The definition of a short story is a piece of prose fiction that can be read in one sitting. Short stories originally emerged from traditional oral storytelling in the 17th century. In terms of word count they are usually under 7,500 words, however this word count can vary. Due to the diversity of short story content it is not easy to characterize them, they may differ between genres, countries, eras, and commentators. They feature a small cast of characters and focus on a self-contained incident using plot, resonance, literary techniques or other dynamic components but not in as much depth as a novel.
Short stories are considered, by many, as an apprenticeship form preceding more lengthy works, however they are a crafted form in their own right. Short story writers usually publish their narratives within a collection as part of an artistic or personal expression form.
This concentrated form of narrative can be theorized through traditional elements, such as exposition, complication, crisis, climax and resolution although not all follow this pattern. For instance, modern short stories start in the middle of the action and do not include exposition. Slightly longer works do include climax, crisis or a turning point but many do end abruptly or are left ‘open’ and can or cannot have a moral or practical lesson.
Have you written short stories? Is that how you started writing?
Do you find the short prose form enables you to ‘refresh’ your Muse when immerse in larger works?
I have a steampunk story (7700 words) that I am hoping to find a venue for, whether in an anthology or some other publication. So if you have a lead please share it.
My publisher has a couple of awesome short story authors published. Karen Probert and Barbie-Jo Smith. Karen’s characterizations and attention to detail is incredible and Barbie-Jo has the most humorous tales. http://www.dreamwritepublishing.ca/catalog/books
Alas my writing has suffered for the past several weeks, setting up a new home takes a lot of time and organizing. However, this week I am back into full freelance work and should have a couple more chapters written for the ghost writing project.
I am itching to get back to my YA novella as well as it is tantalizing close to completion. I can then send it to beta-readers and my illustrator. I find not writing saddens me so the sooner I am back the better.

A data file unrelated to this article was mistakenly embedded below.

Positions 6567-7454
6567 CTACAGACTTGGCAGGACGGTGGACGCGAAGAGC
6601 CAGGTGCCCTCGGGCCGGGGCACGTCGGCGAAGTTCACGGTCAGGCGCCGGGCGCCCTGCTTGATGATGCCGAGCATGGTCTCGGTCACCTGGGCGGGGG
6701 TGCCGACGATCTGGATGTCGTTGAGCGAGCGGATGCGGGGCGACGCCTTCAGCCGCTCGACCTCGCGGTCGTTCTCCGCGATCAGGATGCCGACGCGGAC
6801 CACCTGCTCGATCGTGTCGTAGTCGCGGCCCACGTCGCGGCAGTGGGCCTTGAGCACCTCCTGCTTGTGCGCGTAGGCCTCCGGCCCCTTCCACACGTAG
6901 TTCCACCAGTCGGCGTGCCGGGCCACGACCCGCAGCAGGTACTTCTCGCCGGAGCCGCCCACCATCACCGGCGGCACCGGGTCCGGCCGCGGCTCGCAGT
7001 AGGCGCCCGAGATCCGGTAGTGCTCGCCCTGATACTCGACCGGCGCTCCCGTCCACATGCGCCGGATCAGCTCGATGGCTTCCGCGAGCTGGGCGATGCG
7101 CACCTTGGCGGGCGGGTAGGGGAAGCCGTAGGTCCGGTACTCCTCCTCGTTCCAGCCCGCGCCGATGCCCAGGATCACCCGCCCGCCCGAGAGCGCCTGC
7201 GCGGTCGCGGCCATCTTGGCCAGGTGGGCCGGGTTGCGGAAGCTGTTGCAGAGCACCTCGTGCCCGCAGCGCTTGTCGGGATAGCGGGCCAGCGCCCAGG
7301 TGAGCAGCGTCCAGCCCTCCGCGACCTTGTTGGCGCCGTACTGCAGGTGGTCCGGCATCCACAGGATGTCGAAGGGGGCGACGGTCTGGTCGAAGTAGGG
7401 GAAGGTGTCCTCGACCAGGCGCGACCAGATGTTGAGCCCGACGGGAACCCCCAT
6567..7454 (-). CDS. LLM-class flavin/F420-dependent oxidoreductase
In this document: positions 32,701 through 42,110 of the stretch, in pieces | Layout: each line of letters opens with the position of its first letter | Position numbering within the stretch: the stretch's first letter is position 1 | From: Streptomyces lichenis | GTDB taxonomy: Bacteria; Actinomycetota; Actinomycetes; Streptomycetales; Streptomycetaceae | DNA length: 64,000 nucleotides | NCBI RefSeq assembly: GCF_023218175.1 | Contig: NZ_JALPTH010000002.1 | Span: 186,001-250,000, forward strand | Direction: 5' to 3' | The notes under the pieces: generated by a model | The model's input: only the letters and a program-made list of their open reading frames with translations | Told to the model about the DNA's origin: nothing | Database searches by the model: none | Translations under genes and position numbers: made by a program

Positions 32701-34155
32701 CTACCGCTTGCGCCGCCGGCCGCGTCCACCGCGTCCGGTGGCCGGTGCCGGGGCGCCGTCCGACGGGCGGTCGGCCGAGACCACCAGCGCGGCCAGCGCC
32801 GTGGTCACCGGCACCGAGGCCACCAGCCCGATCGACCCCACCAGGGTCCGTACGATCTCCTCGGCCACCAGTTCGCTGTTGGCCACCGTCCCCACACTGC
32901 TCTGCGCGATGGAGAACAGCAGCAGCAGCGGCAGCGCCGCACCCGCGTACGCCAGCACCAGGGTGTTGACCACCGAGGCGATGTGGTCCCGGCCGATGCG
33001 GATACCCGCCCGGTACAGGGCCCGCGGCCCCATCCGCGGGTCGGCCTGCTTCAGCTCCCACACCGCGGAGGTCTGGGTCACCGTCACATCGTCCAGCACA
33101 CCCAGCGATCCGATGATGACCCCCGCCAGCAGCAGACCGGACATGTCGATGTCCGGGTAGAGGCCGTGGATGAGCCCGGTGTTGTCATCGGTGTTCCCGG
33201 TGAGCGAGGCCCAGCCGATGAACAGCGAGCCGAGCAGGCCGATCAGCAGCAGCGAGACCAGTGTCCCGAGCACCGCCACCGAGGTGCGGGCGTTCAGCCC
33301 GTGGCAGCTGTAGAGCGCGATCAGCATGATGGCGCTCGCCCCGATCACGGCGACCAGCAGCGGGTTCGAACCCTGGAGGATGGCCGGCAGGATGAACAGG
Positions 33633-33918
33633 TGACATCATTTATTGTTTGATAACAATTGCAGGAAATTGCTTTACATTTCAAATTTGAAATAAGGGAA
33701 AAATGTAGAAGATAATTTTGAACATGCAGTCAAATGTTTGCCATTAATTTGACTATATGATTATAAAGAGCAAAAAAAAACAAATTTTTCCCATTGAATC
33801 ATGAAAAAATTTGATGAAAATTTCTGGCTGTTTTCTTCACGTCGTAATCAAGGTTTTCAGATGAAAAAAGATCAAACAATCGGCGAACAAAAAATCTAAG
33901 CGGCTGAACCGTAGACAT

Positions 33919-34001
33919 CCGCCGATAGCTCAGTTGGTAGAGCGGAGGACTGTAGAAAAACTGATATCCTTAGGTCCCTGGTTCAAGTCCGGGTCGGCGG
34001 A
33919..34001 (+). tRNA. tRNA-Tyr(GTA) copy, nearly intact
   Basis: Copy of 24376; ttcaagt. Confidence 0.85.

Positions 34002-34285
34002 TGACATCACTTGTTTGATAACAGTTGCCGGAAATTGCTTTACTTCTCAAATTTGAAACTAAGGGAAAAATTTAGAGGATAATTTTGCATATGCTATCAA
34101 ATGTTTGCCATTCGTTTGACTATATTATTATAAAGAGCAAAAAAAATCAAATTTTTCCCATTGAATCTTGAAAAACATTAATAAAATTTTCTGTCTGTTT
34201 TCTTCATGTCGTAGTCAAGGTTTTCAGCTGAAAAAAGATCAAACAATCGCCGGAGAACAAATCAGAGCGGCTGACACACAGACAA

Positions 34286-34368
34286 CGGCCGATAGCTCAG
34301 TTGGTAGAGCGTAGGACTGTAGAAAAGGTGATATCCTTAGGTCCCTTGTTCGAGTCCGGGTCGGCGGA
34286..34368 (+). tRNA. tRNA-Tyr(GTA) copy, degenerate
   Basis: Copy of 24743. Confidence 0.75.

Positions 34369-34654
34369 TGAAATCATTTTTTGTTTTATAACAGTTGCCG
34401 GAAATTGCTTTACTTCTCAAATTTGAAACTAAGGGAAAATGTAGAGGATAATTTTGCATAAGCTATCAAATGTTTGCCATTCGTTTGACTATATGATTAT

Has ‘life’ gotten in the way of your writing? How did it make you feel?
A spectacular sequel to the first boo. I was completely immersed in Keenan & Moira’s struggles to find the Phoenix but also their blossoming love affair.
We are transported to the world of the previous book with wonderful author skill and attention to detail. Well done Jamie.
My sister sent me this book from England mainly due to the story behind it. My parents always wanted to live in the wilds of Wales on a small holding. They came close with a small cottage and large garden in Narbeth but never the envisioned ‘hovel’ as depicted in this little book.
My review: Delightful insight into the simple life in near isolation in North Wales. Set in the early 1960’s it is a quaint but realistic story of self sufficiency, persistence and ‘making do’. Loved the imagery and the sheer beauty of the natural world around them.
I will certainly try to find the next book – Garden in the Hills.(Footnote: this next installment is out of print unfortunately.)
Set your writing goals for every writing session
Outline your aims for a writing session in order to keep yourself focused. It may help to write down what you want to achieve in the next chapter or scene. However, remember, to give yourself elbow room. It is okay to depart from your scene summary if you feel the story should go (or wants to go) in a new direction. Personally, I let the story flow but some writers find writing a pre-scene enables them to maintain a clear sense of direction for each scene in relation to their story arc.